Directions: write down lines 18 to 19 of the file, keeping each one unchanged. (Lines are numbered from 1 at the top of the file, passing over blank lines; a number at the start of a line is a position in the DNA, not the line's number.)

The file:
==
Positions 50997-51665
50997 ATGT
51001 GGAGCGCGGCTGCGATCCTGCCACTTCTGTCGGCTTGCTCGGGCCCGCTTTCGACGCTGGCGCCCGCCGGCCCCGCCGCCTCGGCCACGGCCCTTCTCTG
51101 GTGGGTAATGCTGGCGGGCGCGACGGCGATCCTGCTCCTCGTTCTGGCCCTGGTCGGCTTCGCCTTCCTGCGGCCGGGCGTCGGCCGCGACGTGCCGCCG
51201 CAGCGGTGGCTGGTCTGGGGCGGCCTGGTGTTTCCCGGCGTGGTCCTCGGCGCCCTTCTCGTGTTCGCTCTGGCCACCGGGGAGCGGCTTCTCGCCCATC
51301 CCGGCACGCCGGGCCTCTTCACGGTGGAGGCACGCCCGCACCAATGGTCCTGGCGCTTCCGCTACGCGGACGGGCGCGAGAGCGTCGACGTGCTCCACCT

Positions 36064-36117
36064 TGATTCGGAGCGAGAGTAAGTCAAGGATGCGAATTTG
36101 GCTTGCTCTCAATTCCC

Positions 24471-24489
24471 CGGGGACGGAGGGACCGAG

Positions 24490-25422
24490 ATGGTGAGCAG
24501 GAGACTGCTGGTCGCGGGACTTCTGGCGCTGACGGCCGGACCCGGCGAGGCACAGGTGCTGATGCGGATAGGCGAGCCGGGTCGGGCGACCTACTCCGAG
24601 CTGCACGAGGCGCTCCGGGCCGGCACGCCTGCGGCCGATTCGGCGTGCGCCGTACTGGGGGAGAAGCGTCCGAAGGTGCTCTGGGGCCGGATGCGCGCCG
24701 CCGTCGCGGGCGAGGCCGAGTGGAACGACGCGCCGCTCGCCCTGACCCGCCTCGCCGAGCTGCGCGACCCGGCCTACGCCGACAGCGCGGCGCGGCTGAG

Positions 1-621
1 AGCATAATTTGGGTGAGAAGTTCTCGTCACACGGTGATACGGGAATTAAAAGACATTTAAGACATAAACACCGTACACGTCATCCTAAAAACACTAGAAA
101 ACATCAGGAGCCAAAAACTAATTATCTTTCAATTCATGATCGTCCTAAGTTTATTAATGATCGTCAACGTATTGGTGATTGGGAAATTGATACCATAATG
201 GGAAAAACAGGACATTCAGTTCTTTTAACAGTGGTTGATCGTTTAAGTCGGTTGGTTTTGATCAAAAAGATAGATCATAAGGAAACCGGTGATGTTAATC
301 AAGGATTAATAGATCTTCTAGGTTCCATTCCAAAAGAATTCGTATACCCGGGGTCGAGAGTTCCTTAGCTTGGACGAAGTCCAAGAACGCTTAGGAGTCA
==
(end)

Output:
1 AGCATAATTTGGGTGAGAAGTTCTCGTCACACGGTGATACGGGAATTAAAAGACATTTAAGACATAAACACCGTACACGTCATCCTAAAAACACTAGAAA
101 ACATCAGGAGCCAAAAACTAATTATCTTTCAATTCATGATCGTCCTAAGTTTATTAATGATCGTCAACGTATTGGTGATTGGGAAATTGATACCATAATG